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From the September 1932 issue of The Christian Science Journal

"I WILL not let thee go, except thou bless me"! This was Jacob's cry when, as the day began to break, the angel with whom the material sense of life and love had been striving in his human consciousness seemed about to leave him.

Of this spiritual experience Mrs. Eddy says (Science and Health with Key to the Scriptures, p. 308), "The patriarch, perceiving his error and his need of help, did not loosen his hold upon this glorious light until his nature was transformed." Jacob had been alone, wrestling with his memory of the wrong he had done his brother Esau, with his fear of the meeting with his brother which was to take place the next day, and with his newly awakening consciousness of his own and Esau's true selfhood as sons of God. The mental struggle must have seemed hard and long: fear, remorse, pride of possession, and pride of self do not easily yield place to self-abnegation. But did Jacob therefore faint-heartedly or indifferently turn away from the angel-presence with the excuse, This is too hard for me now; I have seen some truth ; I will wait for more until I can bear it? No! he cried instead, "I will not let thee go, except thou bless me." What a lesson is this in courage and steadfastness!

Mrs. Eddy says in "The First Church of Christ, Scientist, and Miscellany"(p. 12), "A lost opportunity is the greatest of losses." Jacob had been given this glorious opportunity; he had glimpsed the spiritual idea of man's relation to God, his divine Father-Mother. Had discouragement, or fear, or insincerity persuaded him to "loosen his hold" on that idea before he had fully recognized and acknowledged its omnipotent power, this would indeed have been to him "the greatest of losses;" for he could not have known the following day the blessed, uplifting experience of seeing his brother's face as though he "had seen the face of God."

As Christian Scientists daily study the Lesson-Sermon from the Christian Science Quarterly, as they study Mrs. Eddy's writings, as they read the authorized Christian Science periodicals, they are meeting with numerous spiritual ideas, each one of which shines with the light of Truth to illumine the straight and narrow way of eternal life. It may be that at a particular moment one of these spiritual lamps shines into the consciousness of the traveler more brightly than any other. It may be that some spiritual idea comes to him as it came to wrestle with the patriarch, in the night, in the midst of a sense of doubt and unhappiness and fear, or in the midst of the darkness of material satisfaction and contentment. Then into the receptive understanding of the student will penetrate this light of Truth, the realization that God, Spirit, is the Father or creator of all, and that man is forever governed by His law and protected by His care. Here, then, is the student's opportunity for growth and progress. The angel-message has come to him perhaps "unawares." Let him welcome it, take it into the home of his consciousness, and become so thoroughly acquainted with it that it will transform his nature, thereby enabling him to receive the blessing with which his Father will openly reward him.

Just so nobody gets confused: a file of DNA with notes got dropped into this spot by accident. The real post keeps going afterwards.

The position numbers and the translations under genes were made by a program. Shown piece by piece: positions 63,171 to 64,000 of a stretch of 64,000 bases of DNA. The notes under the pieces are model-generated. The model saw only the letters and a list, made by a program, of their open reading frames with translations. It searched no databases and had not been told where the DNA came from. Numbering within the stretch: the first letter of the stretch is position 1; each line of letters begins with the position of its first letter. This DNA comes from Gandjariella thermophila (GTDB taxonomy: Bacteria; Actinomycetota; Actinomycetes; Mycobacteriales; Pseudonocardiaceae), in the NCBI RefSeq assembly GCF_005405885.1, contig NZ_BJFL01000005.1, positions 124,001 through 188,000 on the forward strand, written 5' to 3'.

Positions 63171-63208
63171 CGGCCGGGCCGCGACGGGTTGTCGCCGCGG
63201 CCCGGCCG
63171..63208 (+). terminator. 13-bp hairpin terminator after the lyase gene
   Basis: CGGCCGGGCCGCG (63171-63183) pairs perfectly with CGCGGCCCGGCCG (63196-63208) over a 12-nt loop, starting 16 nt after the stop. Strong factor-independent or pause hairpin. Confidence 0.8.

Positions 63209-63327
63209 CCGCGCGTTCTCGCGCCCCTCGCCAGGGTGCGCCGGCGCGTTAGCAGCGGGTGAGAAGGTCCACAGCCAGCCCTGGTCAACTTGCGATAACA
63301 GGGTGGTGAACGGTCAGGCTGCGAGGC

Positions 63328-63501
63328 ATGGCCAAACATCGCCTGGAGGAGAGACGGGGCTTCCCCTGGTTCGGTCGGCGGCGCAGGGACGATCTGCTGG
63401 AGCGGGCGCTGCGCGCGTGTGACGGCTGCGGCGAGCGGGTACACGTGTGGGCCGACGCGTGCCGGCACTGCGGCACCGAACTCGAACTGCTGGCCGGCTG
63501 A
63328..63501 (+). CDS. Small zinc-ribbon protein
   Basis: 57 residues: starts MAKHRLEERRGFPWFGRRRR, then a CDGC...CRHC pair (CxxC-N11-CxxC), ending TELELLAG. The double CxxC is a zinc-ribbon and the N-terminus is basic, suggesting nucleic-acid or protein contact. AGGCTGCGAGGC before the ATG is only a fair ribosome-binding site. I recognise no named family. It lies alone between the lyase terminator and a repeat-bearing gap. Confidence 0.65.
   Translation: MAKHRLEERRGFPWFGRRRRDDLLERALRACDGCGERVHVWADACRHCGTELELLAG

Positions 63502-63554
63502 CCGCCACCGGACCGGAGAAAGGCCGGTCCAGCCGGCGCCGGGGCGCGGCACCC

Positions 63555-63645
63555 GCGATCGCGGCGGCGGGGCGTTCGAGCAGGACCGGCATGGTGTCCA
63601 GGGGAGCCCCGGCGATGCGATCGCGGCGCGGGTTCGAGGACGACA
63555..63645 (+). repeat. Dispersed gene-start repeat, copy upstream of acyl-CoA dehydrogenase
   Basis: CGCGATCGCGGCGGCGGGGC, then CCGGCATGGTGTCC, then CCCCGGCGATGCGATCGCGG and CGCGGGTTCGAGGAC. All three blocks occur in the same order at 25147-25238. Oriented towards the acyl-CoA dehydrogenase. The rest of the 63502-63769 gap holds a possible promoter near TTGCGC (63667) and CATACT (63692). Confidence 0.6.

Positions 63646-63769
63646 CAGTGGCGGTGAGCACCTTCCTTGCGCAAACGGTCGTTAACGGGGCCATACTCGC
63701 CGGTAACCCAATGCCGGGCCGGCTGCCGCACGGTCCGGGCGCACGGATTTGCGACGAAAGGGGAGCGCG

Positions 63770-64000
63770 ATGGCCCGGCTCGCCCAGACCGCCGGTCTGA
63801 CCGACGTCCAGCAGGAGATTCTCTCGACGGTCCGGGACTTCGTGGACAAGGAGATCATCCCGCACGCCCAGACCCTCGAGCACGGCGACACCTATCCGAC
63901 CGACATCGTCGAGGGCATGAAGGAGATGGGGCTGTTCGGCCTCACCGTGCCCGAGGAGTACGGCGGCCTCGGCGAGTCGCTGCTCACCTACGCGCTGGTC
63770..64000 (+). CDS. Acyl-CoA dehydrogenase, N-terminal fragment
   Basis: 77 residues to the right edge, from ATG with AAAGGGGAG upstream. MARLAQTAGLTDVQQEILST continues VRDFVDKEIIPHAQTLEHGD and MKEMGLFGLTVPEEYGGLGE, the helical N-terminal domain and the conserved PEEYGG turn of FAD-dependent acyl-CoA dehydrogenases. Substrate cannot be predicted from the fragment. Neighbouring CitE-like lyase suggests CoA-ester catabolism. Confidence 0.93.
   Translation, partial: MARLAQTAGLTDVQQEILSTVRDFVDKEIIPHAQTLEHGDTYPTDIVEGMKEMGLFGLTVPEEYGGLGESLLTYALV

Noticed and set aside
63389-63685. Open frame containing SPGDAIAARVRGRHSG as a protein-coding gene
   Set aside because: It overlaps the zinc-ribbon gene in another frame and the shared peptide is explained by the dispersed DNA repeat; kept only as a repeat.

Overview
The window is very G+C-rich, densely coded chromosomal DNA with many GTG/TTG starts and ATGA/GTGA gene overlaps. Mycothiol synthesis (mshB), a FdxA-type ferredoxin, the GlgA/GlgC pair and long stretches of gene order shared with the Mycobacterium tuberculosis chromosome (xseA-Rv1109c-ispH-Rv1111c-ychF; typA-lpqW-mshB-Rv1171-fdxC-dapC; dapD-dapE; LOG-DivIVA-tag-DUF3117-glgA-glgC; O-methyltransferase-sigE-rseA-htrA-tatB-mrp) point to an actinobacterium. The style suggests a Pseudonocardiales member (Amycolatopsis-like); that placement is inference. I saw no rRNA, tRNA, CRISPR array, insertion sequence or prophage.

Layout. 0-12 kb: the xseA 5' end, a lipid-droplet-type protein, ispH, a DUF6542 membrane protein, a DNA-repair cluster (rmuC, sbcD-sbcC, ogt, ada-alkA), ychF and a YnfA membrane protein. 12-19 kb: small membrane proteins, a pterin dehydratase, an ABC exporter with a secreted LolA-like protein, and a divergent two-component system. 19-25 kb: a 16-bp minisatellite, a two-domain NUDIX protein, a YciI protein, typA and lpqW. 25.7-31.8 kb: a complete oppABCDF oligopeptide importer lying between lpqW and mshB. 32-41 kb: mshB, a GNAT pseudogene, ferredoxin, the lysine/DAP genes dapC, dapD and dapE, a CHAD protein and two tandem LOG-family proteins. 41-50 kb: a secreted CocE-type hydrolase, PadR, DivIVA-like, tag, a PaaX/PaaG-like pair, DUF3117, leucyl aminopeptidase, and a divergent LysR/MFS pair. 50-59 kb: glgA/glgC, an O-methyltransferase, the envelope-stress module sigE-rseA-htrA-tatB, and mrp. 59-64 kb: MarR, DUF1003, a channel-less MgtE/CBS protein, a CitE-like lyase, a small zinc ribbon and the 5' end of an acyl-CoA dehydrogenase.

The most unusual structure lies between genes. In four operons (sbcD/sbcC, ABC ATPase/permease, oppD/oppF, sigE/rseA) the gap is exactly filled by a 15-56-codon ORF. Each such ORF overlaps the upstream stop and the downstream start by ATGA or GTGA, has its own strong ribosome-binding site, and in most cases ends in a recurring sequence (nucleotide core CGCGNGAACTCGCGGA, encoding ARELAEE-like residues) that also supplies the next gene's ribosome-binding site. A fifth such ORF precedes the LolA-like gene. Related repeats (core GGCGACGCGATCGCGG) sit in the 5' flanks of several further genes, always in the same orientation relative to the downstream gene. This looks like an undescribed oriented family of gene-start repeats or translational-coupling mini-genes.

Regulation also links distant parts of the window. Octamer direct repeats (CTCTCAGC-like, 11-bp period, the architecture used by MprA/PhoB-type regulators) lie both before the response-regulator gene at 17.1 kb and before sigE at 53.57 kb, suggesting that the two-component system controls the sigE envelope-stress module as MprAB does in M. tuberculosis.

It is the sacred duty of the Christian Scientist in whose consciousness has been sown the seed of Truth to foster and tend it until it shall bring forth fruit. The attitude of thought which in the first joyous receptivity of enthusiasm accepts the truth only to let it go again as soon as an effort must be made to retain it, is rebuked by Jesus in the parable of the sower. The faithful Christian Scientist will let neither the persecution of evil's aggressive suggestions of life and intelligence in mindless matter nor "the cares of this world," the absorption and preoccupation with the business and pleasure of mortal existence, seduce him from obedience to the demand of the Christ-idea. If he is willing truly to "lay down all for Truth, or Christ" (Science and Health, p. 568), he will not remain aimlessly on the fringes of Science, but will pursue the truth he has glimpsed with whole-hearted desire and consecrated devotion. He has been given a talent such as was the subject of another of the Master's parables, and he must use this precious understanding to the utmost of his power.

It may require much patient study and meditation to grasp the full revelation of a single inspired statement of Truth. The words should be weighed and pondered. A dictionary may present hitherto unfamiliar meanings. The Concordances to Science and Health and to our Leader's other writings are rich avenues by which the eager student may reach out into the boundless realm of infinite Mind. Then, when his thought has awakened to some degree of understanding, he will at once proceed, like the student of mathematics who has learned his theorem, to demonstrate that understanding in the practical working out of his present problem. Then, indeed, he will see the happy solution come forth from the tangled problem as naturally and inevitably as Jacob saw the brotherly love in his own heart reflected also in Esau's face.

The Christian Scientist in an experience of this kind understands that he has been blessed not only by the external manifestation of harmony, beautiful though this may be for him, but by a new vision of the power and presence of the God-principle which is eternally expressed by man. He knows that in proportion to the clearness of his vision of the Christ-idea will his nature have been transformed—some part of his human selfhood laid off, some measure of his identity as the image of Love revealed.

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